The Salvation of Naaman the leper

 

November 12, 2006

Dear Friend,

The object of this letter is to press upon you the need for eternal salvation.  This matter of your eternal well-being is of utmost concern to Heaven – “the Lord … is longsuffering towards you, not willing that any should perish, but that all should come to repentance.” (2Peter3:9).

There is a common notion that man has an inherent goodness that can contribute to his eternal standing with God.  However, this is entirely untrue – in Genesis 6 it is said that the [Lord] “saw that the wickedness of Man was great on the earth, and every imagination of the thoughts of his heart only evil continually.”  David could say in Psalm 51, “Behold, in iniquity was I brought forth, and in sin did my mother conceive me” and the apostle Paul wrote “and all have sinned, and come short of the glory of God” and “For I know that in me, that is, in my flesh, good does not dwell;”.

This does not preclude that sinful man is capable of some good deed or actions in life – it only, rather, shows that man, in his inherent nature, is a sinful creature before a holy God.  The law was given to Moses and the word was “Do this and live.”  The law was not brought in by God to give life – it was, simply, to show sin.  Sin was in the world before the law was given.  The Scripture defines sin as lawlessness (1John3:4) – i.e., the activity of man’s will independent of God.

In 2nd Kings chapter 5 is told the salvation of Naaman.  It says that Naaman was a great man “[but] a leper.”  That is much like the history of you and me – morally – before a holy and righteous God.  We do indeed have a natural greatness as made in the image of God; but, “self” assigns its own standing independent of God.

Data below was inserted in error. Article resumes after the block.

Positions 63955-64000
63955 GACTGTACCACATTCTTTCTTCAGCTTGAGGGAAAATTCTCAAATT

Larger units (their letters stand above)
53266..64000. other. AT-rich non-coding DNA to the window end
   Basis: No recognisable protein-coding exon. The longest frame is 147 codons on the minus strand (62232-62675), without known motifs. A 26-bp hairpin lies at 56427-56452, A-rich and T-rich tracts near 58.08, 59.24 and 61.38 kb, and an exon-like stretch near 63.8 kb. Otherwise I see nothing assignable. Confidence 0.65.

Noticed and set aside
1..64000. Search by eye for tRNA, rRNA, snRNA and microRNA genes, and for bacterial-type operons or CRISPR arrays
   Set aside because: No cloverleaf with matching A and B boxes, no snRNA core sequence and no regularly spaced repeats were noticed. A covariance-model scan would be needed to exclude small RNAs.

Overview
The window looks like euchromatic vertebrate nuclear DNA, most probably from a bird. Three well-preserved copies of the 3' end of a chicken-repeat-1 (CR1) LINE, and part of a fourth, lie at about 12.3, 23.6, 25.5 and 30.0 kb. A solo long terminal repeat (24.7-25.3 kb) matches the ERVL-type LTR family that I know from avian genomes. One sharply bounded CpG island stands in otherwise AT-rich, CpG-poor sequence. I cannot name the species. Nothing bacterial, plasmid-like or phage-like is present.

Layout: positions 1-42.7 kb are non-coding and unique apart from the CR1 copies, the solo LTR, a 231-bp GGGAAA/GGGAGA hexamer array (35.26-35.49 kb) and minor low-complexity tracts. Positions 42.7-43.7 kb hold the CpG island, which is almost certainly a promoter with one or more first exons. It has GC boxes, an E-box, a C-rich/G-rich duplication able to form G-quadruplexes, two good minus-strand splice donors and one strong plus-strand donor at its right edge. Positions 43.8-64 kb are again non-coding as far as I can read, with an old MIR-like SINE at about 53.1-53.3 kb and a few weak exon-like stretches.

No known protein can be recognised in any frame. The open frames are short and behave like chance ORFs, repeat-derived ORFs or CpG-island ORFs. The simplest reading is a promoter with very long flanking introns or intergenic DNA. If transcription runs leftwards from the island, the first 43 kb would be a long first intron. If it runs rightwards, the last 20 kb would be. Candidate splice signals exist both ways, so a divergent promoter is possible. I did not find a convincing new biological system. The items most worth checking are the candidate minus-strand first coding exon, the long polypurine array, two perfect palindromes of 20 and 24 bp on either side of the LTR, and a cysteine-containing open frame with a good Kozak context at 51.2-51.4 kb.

Our natural self strives to clothe itself with a purported goodness.  None are free from this.  Each adopts what suits themselves; but, Isaiah says, “all our righteousnesses are as filthy rags;”  The Bible speaks of the heart-knowing God and that “the word of God [is] living and operative, and sharper than any two-edged sword, and penetrating to [the] division of soul and spirit, both of joints and marrow, and a discerner of the thoughts and intents of [the] heart.  And there is not a creature unapparent before him; but all things [are] naked and laid bare to his eyes, with whom we have to do.” (Hebrews4:12).

David writes “Create in me a clean heart, O God” (Psalm51), and Naaman needed both to be cleansed from his leprosy and to be cleansed in his heart.  As Naaman’s leprosywas apparent; so is our moral leprosy before God.  It is impossible that God can have a proper relationship with us until He has dealt with the leprosy.  We cannot change it – as Naaman couldn’t cleanse himself of his leprosy, we cannot cleanse ourselves of our inherently sinful nature.  But, God can.

There is “a little maid” – she tells Naaman’s wife that he can be cured from his leprosy by the prophet.   Her message was taken up and Naaman’s need moved him to go to the prophet – in faith that her testimony was true.  There are evidently some six billion people in the world tonight – as you read this please consider that, as is were, this Gospel message is the little maid telling you that there is a Prophet – the Lord Jesus Christ – who can provide for your cleansing and for your eternal welfare.  The Word of God is that “Ye are saved by faith.”